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Parkinsonism Relat Disord. 2016 Jun;27:25-34. doi: 10.1016/j.parkreldis.2016.03.002. Epub 2016 Mar 4.

Pharmacological interventions for daytime sleepiness and sleep disorders in Parkinson's disease: Systematic review and meta-analysis.

Author information

1
Laboratory of Clinical Pharmacology and Therapeutics, Faculty of Medicine, University of Lisbon, Portugal; Institute of Pharmacology and Neurosciences, Faculty of Medicine, University of Lisbon, Portugal; Unit of Neurosciences, Instituto de Medicina Molecular, Lisbon, Portugal.
2
Department of Neurosciences, Hospital de Santa Maria, Lisbon, Portugal.
3
Laboratory of Clinical Pharmacology and Therapeutics, Faculty of Medicine, University of Lisbon, Portugal; Department of Neurosciences, Hospital de Santa Maria, Lisbon, Portugal; Clinical Pharmacology Unit, Instituto de Medicina Molecular, Faculty of Medicine, University of Lisbon, Portugal. Electronic address: joaquimjferreira@gmail.com.

Abstract

BACKGROUND:

Daytime sleepiness and sleep disorders are frequently reported in Parkinson's disease (PD). However, their impact on quality of life has been underestimated and few clinical trials have been performed.

OBJECTIVES:

We aimed to assess the efficacy and safety of pharmacological interventions for daytime sleepiness and sleep disorders in PD.

METHODS:

Systematic review of randomized controlled trials comparing any pharmacological intervention with no intervention or placebo for the treatment of daytime sleepiness and sleep problems in PD patients.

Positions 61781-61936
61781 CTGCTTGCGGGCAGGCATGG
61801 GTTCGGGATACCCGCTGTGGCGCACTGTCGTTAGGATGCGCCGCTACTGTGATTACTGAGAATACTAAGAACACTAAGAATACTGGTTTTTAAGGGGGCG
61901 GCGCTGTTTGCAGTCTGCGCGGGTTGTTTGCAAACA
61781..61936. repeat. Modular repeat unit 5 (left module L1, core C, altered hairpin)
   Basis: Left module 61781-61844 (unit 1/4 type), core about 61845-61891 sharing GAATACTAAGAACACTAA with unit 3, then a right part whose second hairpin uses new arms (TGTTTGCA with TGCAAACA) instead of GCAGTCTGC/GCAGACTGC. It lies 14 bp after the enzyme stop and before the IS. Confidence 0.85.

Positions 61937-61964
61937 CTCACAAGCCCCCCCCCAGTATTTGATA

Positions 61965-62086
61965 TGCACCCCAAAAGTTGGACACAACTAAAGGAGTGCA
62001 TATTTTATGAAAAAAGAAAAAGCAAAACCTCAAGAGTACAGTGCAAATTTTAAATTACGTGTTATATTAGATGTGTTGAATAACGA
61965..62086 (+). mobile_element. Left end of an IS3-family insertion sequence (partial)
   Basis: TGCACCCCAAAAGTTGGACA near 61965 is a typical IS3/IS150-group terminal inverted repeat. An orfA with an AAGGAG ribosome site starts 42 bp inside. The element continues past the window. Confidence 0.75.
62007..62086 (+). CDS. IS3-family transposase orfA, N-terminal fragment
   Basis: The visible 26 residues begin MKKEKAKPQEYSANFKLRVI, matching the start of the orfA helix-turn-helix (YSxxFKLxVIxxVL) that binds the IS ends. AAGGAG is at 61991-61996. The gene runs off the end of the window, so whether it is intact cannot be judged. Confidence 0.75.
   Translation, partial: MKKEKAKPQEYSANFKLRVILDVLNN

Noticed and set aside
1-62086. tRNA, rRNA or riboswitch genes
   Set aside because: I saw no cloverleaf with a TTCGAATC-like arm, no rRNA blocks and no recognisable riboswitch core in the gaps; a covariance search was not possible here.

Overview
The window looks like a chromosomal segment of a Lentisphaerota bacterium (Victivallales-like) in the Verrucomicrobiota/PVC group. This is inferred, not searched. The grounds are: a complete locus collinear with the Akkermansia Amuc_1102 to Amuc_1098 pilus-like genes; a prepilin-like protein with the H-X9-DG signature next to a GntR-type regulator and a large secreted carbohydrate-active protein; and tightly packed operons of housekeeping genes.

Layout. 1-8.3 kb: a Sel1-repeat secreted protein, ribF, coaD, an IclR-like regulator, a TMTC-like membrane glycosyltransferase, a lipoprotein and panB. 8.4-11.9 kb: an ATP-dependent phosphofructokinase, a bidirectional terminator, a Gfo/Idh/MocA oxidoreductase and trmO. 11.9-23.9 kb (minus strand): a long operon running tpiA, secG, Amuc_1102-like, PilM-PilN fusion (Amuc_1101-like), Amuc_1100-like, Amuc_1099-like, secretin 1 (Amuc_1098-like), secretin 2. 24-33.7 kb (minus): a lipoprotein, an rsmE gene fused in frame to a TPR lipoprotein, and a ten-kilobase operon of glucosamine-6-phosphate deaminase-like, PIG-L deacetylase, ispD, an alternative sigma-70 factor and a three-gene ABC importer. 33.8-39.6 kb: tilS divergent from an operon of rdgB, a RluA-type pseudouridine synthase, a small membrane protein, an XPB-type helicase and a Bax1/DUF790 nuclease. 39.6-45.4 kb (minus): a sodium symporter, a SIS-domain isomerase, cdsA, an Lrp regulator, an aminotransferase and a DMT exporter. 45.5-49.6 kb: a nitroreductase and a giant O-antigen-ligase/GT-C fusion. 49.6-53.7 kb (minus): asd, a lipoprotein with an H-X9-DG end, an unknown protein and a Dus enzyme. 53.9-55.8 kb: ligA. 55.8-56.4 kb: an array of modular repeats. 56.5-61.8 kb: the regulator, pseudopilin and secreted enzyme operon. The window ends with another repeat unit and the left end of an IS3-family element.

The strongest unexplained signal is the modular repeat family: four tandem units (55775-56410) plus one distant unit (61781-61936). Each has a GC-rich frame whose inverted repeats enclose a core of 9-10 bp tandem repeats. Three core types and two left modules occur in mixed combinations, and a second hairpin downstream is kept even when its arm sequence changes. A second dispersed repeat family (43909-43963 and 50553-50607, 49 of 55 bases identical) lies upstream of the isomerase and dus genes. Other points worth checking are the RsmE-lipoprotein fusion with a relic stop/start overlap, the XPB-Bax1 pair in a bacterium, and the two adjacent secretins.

RESULTS:

Ten studies (n = 338 patients) were included. Four trials addressed interventions for excessive daytime sleepiness. Meta-analysis of the three trials evaluating modafinil showed a significant reduction in sleepiness, as assessed by the Epworth Sleepiness Scale (ESS) (- 2.24 points, 95% CI - 3.90 to - 0.57, p < 0.05). In one study, treatment with caffeine was associated with a non-significant improvement of 1.71 points in ESS (95% CI, - 3.57 to 0.13). The six remaining trials assessed interventions for insomnia and REM sleep Behaviour Disorder (RBD). Single study results suggest that doxepin and YXQN granules might be efficacious, while pergolide may be deleterious for insomnia and that rivastigmine may be used to treat RBD in PD patients. However, there is insufficient evidence to support or refute the efficacy of any of these interventions. No relevant side effects were reported.

CONCLUSIONS:

Whilst providing recommendations, this systematic review depicts the lack of a body of evidence regarding the treatment of sleep disorders in PD patients; hence, further studies are warranted.

KEYWORDS:

Daytime somnolence; Nocturnal sleep problems; Parkinson's disease; Pharmacological interventions; Systematic review

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